Environmental factors have also been implicated-. Some of these are: External pressure in utero (be it due to hydroamnios or oligoamnios), Infectious disease during pregnancy and maternal nutrition defects, vitamin deficiency, toxic agents like azaserine, d-tubocurarine, aminopterin etc., and maternal metabolic disorders. [11],[12]


  Clinical Assessment and Grading Top


Initially the assessment was purely subjective and based on the severity of the deformity and flexibility of foot. [13] Mac Even assessed the clubfeet by the degree of dorsiflexion possible, heel varus, forefoot adduction, calf atrophy and graded the result as excellent, good, fair and poor. [14] W. Davies developed the rating system and according to it every clubfoot was given 10 marks to begin with and marks were deducted from 10 according to the table. [15]

Chacko [16] (1976) described a preoperative grading of clubfoot depending upon the components of the deformity present; suppleness of the foot, amount of correction possible. Feet were graded from I to IV. [16] Douglas McKay [3],[4] (1983) developed a rating system for routine follow-up and comparison of clubfoot, based on surgeons assessment and patients subjective complaints. His ten assessment criteria's were: Ankle motion, bimalleolar angle, strength of triceps surae, heel, forefoot, flexor hallucis longus, painful gait, subtalar pain, shoe wear and Sports. The system is based on the arbitrary assignment of 180 points according to deformity, loss of ankle mobility, loss of function and pain proportional to their deviation from normal. [17],[18]

Classification systems given by Dimeglio and Pirani have stood the test of time and are most widely used [Figure 1] and [Table 1]. Both systems give points according to the physical examination. [19],[20]
Table 1: Pirani scoring

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Figure 1: Dimeglio classification of clubfoot. Each major component of clubfoot (equines, heel varus, medial rotation of calcaneopedal block, forefoot adduction) is graded from I to IV. Additional points are added for deep posterior and medial creases, cavus and poor muscle condition

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  Radiological Assessment Top


Radiographs are indicated in talipes equinovarus to assess the degree of subluxation of the talocalcaneonavicular joint and the severity of the deformity before commencing treatment; to provide an accurate guide to progress during the course of closed non-operative treatment; to ascertain whether reduction of the talocalneaneonavicular dislocation and normal articular alignment have been achieved; to analyze the composite deformities preoperatively and to plan operative treatment accordingly; to determine intraoperatively whether concentric reduction of the talocalneanonavicular joint has been achieved; and to ascertain postoperatively whether normal articular alignment is being maintained.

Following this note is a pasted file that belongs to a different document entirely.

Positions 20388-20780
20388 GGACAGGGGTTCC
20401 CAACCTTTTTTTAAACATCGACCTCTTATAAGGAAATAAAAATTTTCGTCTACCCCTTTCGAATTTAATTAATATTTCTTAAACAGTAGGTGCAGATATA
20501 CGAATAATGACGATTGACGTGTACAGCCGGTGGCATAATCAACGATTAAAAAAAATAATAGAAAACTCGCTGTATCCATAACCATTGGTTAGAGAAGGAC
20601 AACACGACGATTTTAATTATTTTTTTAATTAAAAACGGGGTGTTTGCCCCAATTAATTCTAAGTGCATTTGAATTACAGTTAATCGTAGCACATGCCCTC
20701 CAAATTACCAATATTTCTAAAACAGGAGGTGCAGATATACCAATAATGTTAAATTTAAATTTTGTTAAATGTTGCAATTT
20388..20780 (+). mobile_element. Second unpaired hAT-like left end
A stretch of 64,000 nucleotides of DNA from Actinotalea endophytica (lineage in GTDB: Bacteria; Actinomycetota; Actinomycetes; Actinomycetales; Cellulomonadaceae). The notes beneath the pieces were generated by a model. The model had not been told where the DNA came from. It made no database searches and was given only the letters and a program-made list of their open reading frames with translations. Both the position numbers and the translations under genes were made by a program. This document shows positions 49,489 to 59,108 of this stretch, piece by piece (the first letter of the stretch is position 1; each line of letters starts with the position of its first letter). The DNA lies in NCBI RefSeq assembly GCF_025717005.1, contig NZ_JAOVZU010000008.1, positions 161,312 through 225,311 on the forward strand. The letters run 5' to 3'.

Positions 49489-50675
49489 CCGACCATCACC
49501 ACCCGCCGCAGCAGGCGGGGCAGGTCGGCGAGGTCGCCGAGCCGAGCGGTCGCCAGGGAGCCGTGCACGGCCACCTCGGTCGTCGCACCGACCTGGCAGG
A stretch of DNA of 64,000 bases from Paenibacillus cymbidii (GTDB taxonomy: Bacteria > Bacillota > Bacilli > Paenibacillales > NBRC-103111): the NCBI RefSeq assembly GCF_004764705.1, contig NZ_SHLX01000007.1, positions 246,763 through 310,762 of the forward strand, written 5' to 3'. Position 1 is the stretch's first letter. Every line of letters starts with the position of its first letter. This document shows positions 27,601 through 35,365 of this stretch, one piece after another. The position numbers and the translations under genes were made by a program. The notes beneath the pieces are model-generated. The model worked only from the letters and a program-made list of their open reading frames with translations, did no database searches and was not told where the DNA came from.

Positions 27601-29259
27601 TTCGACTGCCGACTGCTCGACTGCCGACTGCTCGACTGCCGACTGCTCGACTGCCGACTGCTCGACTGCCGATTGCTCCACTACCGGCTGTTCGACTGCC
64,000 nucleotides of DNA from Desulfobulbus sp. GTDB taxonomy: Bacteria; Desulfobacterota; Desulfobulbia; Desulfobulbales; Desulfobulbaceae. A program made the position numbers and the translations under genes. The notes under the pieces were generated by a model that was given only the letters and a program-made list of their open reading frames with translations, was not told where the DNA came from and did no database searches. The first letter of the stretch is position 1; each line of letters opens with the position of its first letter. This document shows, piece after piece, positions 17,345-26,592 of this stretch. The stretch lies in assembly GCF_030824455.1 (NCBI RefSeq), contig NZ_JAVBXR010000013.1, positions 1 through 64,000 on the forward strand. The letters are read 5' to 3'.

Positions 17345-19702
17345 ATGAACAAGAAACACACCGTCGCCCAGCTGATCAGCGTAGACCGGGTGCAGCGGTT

Beatson and Pearson described the application of talocalcanial-index as a reliable tool for assessing correction at the end of the primary course of treatment, more in those cases in which correction was inadequate. [21] When the deformity in the hind foot is corrected the anterior end of the calcaneus swings laterally and upwards and resumes a more normal relationship with the talus. This increases the talo-calcaneal index. If this index moves into the normal range the deformity is corrected and will not recur. If it remains below this range, although in most instances the condition is improved, it is not adequately corrected and further treatment is advisable. If the talocalcanial index be less than 40 degrees even though clinically the foot appears corrected-further treatment should immediately be undertaken.

In the literature, numerous angle measurements for assessing talipes equinovarus have been described and the ranges of which vary among authors. The normal ranges according to Simons are [22] [Table 2].
Table 2: Important radiological angle

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Vanderwide et al., in a detailed study on measurements on X-ray of foot in normal infants and children noted that the mean values and normal values changed with age. [23] Moses et al., described predictive value of intra operative clubfoot radiographs on revision rates; 115 clubfoot in 73 children who underwent surgery were reviewed. A strategy using sequential release guided by intra-operative radiographs was employed in all cases. The intra-operative radiographic findings correlated with the need for early revision surgery, with residual radiographic evidence of cavus deformity associated with greatest risk of revision. [24]